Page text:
How Stripe Became Silicon Valley's Hottest Startup

How Stripe Became Silicon Valley's Hottest Startup

Payment processor has turned a humdrum business — helping companies accept credit-card payments — into a blockbuster valuation

President John Collison, in the patterned shirt, founded Stripe with brother Patrick, the payments company's chief executive, after having trouble getting their earlier business ventures approved for credit-card-processing accounts.  (Photo: Bloomberg)
President John Collison, in the patterned shirt, founded Stripe with brother Patrick, the payments company's chief executive, after having trouble getting their earlier business ventures approved for credit-card-processing accounts.  (Photo: Bloomberg)

The pandemic threatened to clobber Stripe Inc. Instead, it turbocharged the company.

Stripe processes payments for e-commerce companies, keeping a tiny cut of each purchase as a fee for its services. When stay-at-home orders early in the pandemic caused spending to plunge and refund requests to skyrocket, the outlook wasn't great.

Then everything moved online. More than 500,000 doctors' offices, farmers markets and other businesses migrated to online payments and used Stripe to do it.

As people worked out at home, redecorated or both, Stripe customers such as Peloton Interactive Inc. and Wayfair Inc. enjoyed blockbuster sales.

Stripe's revenue last year rose nearly 70%, to about $7.4 billion, according to people with knowledge of the company's finances.

Other startups might have flashier apps or more recognized brands, but Stripe showed that it is better to be a workhorse than a show pony.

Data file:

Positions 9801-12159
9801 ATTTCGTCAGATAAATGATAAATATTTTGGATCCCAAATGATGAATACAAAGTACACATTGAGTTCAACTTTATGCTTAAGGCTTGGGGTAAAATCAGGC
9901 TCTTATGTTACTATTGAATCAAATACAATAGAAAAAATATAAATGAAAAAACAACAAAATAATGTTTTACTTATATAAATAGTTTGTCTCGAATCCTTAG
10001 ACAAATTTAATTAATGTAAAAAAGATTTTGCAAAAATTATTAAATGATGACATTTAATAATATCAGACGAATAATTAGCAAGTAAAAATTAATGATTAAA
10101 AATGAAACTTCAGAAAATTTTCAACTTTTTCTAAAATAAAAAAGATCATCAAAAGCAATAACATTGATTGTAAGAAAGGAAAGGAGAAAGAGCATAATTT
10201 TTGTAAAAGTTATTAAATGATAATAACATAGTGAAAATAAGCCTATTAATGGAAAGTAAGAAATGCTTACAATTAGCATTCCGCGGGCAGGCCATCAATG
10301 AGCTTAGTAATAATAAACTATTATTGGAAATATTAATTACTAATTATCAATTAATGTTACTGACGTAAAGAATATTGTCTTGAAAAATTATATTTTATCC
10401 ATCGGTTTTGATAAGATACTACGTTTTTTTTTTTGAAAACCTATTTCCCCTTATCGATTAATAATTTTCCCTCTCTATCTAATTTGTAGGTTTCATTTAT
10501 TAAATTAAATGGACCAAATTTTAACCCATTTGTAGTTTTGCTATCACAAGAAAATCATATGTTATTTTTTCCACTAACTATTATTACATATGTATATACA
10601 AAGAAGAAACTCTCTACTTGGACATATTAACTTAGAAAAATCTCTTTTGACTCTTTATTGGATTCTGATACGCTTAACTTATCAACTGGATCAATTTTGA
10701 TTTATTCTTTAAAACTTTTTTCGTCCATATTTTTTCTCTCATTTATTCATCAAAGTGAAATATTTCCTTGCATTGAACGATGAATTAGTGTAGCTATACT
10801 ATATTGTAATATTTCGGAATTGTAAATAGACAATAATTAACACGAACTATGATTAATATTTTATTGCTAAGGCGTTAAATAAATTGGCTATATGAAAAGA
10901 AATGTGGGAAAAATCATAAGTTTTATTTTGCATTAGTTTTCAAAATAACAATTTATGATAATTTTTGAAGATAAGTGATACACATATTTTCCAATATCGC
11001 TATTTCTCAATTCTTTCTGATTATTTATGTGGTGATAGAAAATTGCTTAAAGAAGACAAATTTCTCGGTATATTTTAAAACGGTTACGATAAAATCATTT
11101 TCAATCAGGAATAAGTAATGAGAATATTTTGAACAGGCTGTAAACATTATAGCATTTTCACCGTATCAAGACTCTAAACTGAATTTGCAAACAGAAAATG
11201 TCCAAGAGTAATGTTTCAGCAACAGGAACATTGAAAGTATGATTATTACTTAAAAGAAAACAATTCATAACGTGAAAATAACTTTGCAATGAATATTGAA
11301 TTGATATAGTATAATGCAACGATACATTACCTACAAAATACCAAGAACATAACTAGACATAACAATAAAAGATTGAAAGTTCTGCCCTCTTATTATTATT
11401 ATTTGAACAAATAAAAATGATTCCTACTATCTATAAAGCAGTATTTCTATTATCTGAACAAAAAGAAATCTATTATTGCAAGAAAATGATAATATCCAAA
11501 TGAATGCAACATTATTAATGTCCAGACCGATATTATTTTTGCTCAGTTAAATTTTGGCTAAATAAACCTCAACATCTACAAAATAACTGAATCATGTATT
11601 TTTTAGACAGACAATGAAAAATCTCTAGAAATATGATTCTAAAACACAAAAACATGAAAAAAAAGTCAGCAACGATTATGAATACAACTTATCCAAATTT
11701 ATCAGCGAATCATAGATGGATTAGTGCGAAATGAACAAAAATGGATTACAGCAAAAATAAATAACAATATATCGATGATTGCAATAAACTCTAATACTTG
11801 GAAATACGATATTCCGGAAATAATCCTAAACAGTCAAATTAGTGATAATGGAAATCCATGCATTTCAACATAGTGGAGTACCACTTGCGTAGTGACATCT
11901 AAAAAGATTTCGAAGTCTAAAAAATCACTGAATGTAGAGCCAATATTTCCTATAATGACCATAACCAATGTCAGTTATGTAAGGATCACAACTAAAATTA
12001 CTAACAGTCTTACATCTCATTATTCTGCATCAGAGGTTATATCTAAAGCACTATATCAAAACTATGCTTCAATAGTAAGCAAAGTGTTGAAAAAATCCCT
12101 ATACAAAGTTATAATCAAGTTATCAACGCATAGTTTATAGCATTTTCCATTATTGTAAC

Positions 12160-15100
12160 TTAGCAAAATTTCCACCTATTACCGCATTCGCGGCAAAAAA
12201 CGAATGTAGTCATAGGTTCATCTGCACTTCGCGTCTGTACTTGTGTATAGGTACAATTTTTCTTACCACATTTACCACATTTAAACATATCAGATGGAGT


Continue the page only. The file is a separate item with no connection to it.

Now sitting atop a $95 billion valuation -- the highest for a private Silicon Valley company, according to data firm PitchBook -- Stripe is bulking up overseas, preparing to go public and working to build a one-stop financial supermarket for the internet economy.

Dhivya Suryadevara, Stripe's finance chief, joined last year after holding the same position at General Motors Co.

She expects Stripe's growth to continue. "I was quite blown away by just how much opportunity still exists."

The company has two major trends in its favor: Investors view Stripe as an index of sorts for all of Silicon Valley, because it processes payments for plenty of fellow startups and tech companies -- and Silicon Valley has thrived almost since the pandemic began.

What's more, people have embraced online shopping and are expected to keep at it even when Covid-19 fades.

The pandemic accelerated the shift to e-commerce by two years, with online retail sales in the U.S. increasing in 2020 by nearly one-third to $795 billion, according to research firm eMarketer.

Irish brothers Patrick and John Collison launched Stripe around 2010 after dropping out of the Massachusetts Institute of Technology and Harvard University, respectively.

Frustrated with the experience of getting their earlier business ventures approved for credit-card-processing accounts, the Collisons decided to build a solution themselves.